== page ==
Washington, D.C. isn't just the political epicenter of the United States; it's the heartbeat of a nation's story, a living testament to its past, and a beacon for its future. When you stroll down its avenues, you're not just walking on concrete – you're treading on the very pages of history. But here's the best part: D.C. doesn't just let you witness history from a distance; it invites you in, lets you touch it, feel it, and immerse yourself in it. How, you ask? Through its world-class museums.
Imagine stepping into a place where you can trace the evolution of flight, from the Wright brothers' first plane to the space shuttles that touched the stars. Or a place where you can stand face-to-face with a T-Rex, feeling both its grandeur and the eons of time that separate you. Picture a hall where the vibrant tapestry of American culture, from jazz to modern art, unfolds before your eyes. These aren't just figments of imagination; they're real, tangible experiences that D.C.'s museums offer. And guess what? Many of them won't cost you a dime.
So, if you're planning a trip to D.C., or if you're a local who's yet to explore the wonders of your own backyard, here's a piece of advice: don't just stop at the monuments. Dive deeper. Venture into the museums that beckon with open doors and no entry fees.
If you're ready for a change of pace from the memorials and monuments, take a stroll down the Smithsonian National Mall to the National Air and Space Museum. This museum houses the largest collection of aviation memorabilia in the world, including the 1903 Wright Flyer and Charles Lindbergh's Spirit of St. Louis. Spaceflight enthusiasts can check out historical objects like astronaut spacesuits as well as a piece of genuine moon rock brought back during the Apollo 17 mission.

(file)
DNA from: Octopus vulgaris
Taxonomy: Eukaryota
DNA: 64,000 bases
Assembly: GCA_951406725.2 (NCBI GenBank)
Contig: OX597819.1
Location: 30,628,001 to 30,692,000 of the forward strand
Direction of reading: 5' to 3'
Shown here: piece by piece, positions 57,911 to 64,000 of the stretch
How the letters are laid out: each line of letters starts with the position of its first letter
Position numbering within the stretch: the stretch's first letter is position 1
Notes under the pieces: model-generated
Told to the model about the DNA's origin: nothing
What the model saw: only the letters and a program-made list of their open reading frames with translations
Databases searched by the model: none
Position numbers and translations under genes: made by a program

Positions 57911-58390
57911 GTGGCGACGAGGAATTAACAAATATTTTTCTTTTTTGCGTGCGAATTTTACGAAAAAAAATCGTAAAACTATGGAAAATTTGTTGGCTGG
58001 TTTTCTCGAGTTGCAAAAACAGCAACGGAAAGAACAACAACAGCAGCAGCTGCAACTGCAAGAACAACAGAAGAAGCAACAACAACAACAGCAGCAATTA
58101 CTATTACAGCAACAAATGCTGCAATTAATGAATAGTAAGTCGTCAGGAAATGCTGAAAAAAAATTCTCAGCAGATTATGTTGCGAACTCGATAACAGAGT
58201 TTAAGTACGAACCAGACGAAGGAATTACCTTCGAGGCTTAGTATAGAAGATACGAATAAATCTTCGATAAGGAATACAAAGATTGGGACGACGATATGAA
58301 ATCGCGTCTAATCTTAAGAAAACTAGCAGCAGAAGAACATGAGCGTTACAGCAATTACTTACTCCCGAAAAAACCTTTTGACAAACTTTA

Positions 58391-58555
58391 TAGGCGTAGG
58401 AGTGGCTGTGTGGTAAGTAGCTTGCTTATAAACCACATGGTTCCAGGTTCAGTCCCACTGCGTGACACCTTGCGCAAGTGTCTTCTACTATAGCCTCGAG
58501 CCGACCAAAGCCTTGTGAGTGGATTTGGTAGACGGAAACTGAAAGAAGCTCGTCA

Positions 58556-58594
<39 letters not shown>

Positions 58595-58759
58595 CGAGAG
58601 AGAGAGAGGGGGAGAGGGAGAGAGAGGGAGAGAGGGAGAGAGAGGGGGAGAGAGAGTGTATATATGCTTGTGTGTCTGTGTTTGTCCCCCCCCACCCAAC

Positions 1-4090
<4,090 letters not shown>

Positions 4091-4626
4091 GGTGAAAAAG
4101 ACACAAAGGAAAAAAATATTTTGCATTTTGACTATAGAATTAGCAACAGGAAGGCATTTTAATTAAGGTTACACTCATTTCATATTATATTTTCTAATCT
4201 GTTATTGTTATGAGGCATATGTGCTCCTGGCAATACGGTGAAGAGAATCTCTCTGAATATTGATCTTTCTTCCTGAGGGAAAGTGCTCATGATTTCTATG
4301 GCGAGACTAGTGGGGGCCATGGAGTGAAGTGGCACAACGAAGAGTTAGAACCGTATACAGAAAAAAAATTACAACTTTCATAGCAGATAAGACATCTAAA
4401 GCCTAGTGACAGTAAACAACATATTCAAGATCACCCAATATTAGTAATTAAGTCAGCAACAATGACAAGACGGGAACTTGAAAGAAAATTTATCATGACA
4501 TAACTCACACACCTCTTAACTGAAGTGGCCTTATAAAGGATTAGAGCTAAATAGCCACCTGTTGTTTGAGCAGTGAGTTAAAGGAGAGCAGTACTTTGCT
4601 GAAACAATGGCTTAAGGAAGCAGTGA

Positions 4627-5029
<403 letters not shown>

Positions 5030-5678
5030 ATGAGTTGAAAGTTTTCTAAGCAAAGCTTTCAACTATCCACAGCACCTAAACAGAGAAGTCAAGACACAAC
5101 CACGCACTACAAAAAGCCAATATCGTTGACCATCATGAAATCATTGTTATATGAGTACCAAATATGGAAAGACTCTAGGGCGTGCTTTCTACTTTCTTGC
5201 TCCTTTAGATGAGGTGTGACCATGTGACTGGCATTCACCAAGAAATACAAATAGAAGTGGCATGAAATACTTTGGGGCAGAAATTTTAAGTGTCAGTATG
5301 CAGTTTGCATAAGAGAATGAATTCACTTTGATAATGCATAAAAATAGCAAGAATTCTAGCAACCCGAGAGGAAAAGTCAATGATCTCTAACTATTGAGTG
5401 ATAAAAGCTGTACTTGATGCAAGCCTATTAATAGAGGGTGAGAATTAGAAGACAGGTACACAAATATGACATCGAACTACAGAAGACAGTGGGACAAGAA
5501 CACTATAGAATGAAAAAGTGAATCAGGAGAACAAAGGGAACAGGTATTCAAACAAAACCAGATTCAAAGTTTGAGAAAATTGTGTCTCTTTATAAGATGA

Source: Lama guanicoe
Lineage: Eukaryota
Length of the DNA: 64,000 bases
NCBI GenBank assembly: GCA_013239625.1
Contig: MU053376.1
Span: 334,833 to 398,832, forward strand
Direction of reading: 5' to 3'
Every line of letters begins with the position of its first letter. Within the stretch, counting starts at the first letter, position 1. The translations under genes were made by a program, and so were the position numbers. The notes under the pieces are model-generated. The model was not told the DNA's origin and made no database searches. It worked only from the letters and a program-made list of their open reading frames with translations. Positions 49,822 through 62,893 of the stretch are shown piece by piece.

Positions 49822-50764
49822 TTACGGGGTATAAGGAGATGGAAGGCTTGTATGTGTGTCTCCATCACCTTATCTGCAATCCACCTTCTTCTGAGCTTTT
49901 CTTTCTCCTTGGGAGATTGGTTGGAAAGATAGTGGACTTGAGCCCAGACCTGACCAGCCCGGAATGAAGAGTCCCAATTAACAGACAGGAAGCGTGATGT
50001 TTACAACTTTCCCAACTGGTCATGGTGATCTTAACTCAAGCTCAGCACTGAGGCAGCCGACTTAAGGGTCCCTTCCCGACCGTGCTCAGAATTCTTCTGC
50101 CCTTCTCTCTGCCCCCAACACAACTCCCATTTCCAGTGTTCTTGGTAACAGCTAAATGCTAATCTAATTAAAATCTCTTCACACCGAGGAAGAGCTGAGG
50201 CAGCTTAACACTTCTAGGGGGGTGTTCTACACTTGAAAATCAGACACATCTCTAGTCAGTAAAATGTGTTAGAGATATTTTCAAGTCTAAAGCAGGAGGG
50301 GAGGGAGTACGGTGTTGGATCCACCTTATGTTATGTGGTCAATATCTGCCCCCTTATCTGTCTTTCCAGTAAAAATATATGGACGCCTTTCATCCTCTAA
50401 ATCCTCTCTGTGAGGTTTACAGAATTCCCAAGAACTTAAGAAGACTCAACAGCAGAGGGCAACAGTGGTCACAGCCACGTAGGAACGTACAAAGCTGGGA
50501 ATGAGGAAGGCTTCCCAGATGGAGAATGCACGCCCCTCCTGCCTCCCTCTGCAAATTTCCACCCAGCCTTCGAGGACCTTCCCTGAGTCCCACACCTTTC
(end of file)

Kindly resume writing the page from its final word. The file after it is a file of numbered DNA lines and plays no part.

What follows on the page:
This free museum is located on Independence Avenue at 6th Street SW and is open from 10 a.m. to 5:30 p.m., except during the spring and summer when it stays open until 7:30 p.m.
Though this site can be difficult to visit, the United States Holocaust Memorial Museum helps to educate travelers about this tragic period in history. The museum serves to memorialize those who suffered and to help ensure that the events of the holocaust will never happen again. These stories are told through film, photography, artifacts, personal stories, and special exhibitions. This free museum is open daily from 10 a.m. to 5:30 p.m., but note that timed passes are required from March through August in order to view the museum's permanent collection.
Inspire your budding artist without spending a dime at Washington D.C.'s National Gallery of Art. This free museum boasts a broad-ranging collection with examples from everything from ancient to modern art, including masterworks by Picasso, Gaugin, Monet, and da Vinci, as well as the world-famous sculpture garden. The museum, located on Constitution Avenue NW between 3rd and 9th Streets NW, is open every day of the year except Christmas and New Year's Day. It is open 10 a.m. to 5 p.m. from Monday to Saturday and 11 a.m. to 6 p.m. on Sunday.
Let your imagination run wild at the Smithsonian National Museum of Natural History, the most popular natural history museum in the world. This huge museum is home to more than 140 million items representing every aspect of the natural world. Marvel at gems like the famed Hope Diamond, ponder ancient fossils and even get hands-on in the museum's education center. This free museum, conveniently located on the National Mall, is open every day except for December 25 from 10 a.m. to 5:30 p.m., with extended hours to 7:30 p.m. in the spring and summer.
Even though your visit to Washington, D.C. takes you to the heart of the country who rejected rule by the monarchy, you can still include a visit to a castle on your itinerary. The Smithsonian Institution Information Center in the Castle, also simply called the Smithsonian Castle, is a beautiful landmark that also serves as the perfect first stop to help you organize your trip to other free Smithsonian institutions in the city. Visitors will find a coffee bar, comfortable seating, and interactive maps with information about the city's 17 Smithsonian Institution locations.